Because idioms can be fun, here are 6 phrases linguistically identical in Afrikaans, German, English and Romanian, with a little historical background too. How else? 🙂
1. Hit the nail on the head – as old as the Bronze Age
(AFR) Slaan die spyker op die kop
(GER) Den Nagel auf den Kopf treffen
(ENG) Hit the nail on the head
(RO) A pune punctul pe i.
Meaning: to do exactly the right thing and also to know that acting differently will cause a great deal of pain. Ouch!
The origin of the phrase ‘to hit the nail on the head‘
Carpentry comes to mind and thus this expression must be as old as, well, the Bronze Age – bronze nails dating to 3400 BC were discovered in Egypt.
Searching for the use of hit the nail on the head in writing, The Phrase Finder mentions a medieval text, ‘The Book of Margery Kempe’ written during the 1430s. The book is a dictation of the life and divine revelations experienced by a woman, an English Christian mystic and pilgrim, yet not a nun, and is considered to be the first autobiography in the English language.
“If I hear any more these matters repeated, I shall so smite the nail on the head that it shall shame all her supporters.”The Book of Margery Kempe, 1430s (in modern English)
In this context, the expression ‘hit the nail on the head’ probably means to speak severely.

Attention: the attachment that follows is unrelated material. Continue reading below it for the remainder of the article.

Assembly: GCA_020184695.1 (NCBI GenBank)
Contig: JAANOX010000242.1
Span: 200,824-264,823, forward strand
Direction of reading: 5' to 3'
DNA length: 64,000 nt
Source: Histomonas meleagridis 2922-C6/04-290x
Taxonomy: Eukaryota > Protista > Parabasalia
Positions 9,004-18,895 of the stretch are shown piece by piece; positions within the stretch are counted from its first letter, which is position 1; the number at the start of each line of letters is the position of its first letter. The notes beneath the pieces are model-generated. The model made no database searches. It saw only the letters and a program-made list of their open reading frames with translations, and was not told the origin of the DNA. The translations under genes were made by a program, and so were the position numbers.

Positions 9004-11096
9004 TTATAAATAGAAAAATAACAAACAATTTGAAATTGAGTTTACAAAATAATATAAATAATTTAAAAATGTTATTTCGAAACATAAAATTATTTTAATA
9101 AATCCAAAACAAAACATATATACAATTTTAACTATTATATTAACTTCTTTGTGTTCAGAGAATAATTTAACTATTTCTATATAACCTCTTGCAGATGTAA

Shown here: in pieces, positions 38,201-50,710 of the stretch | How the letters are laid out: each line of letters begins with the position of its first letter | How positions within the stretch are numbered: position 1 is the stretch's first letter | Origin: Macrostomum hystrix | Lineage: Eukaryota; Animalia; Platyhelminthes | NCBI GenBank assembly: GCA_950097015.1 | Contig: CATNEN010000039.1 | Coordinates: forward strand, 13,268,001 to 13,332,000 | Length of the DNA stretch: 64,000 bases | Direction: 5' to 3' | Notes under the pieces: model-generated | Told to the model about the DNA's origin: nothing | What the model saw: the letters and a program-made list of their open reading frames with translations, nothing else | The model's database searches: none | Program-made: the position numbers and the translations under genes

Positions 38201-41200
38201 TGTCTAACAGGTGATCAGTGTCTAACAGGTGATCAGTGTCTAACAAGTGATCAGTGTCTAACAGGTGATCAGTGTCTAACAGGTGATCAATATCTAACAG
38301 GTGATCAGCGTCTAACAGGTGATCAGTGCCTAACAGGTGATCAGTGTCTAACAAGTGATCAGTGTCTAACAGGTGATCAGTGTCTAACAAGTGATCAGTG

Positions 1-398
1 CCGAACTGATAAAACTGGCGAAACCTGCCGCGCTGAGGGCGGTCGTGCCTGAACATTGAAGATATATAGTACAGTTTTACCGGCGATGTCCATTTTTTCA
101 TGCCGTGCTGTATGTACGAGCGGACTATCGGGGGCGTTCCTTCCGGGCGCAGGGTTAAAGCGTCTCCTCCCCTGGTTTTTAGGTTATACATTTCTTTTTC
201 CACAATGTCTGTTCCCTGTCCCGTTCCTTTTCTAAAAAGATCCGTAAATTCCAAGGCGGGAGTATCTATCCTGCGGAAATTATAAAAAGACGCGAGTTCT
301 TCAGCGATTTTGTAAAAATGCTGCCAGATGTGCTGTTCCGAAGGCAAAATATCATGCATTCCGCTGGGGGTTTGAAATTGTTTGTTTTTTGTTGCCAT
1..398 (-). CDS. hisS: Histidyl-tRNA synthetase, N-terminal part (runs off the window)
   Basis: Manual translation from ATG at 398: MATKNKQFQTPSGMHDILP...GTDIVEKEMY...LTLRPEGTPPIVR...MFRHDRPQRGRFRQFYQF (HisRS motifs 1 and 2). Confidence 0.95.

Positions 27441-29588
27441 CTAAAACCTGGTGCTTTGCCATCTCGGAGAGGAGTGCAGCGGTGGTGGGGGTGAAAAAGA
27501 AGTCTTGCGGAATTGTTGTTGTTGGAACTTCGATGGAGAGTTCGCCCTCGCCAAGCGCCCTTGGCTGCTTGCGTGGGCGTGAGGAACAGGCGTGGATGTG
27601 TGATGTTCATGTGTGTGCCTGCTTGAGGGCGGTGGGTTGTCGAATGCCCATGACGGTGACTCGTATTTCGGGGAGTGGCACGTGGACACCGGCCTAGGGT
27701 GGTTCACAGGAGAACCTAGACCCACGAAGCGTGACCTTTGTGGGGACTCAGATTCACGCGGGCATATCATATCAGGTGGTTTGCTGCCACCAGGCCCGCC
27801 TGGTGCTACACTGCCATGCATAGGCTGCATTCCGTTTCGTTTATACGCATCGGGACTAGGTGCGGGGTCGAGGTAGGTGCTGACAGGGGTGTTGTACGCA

2. When the cat’s away, the mice will play – in Ancient Rome
(AFR) As die kat weg is, is die muis baas.
(GER) Ist die Katze aus dem Haus, tanzen die Mäuse auf dem Tisch.
(ENG) When the cat’s away, the mice will play.
(RO) Cand pisica nu-i acasa, joaca soarecii pe masa.
Meaning: when any kind of authority is lacking, someone will always take advantage.
When the cat’s away, the mice will play – its history
When the cat’s away, the mice will play is an idiom / proverb originated from the Latin dum felis dormit, mus gaudet et exsi litantro (when the cat sleeps, the mouse leaves its hole, rejoicing). The idiom was also encountered in 14th century France, ou chat na rat regne (‘Where there is no cat, the rat is king’). Surely, at any time throughout history it was observed that without moral standards, chaos ruled.
3. Take the bull by the horns – in Ancient Greece
(AFR) Die bul by die horings pak
(GER) Den Stier bei den Hörnern (an)packen
(ENG) Take the bull by the horns.
(RO) A lua taurul de coarne.
(SPANISH) Coger el toro por las astas
Meaning: to face a difficult situation head-on.
Take the bull by the horns – its history
As many would have guessed, the rodeo practices of West America have bulled this saying into the everyday English vocabulary. During the 18th century, wrestling steers (castrated bulls) was part of the everyday working life of American ranchers.
Yet the practice of bullfighting and cattle wrangling originated with the sixteenth-century conquistadores, the conquistadors (soldiers and explorers of 15th – 17th centuries Spanish and Portuguese Empires), and the Mexican vaqueros, cowboys.
Obviously, a cowboy of any origin would be quite handy at controlling a bull by its horns, thus the literal use of the expression ‘to take the bull by the horns’ was long in use before it gained a figurative meaning.
What I love about idioms is that they seem to have an invisible connection with literature. And I remember now The Twelve Labours of Hercules (Heracles in Greek), especially the seventh one: capturing the Cretan bull.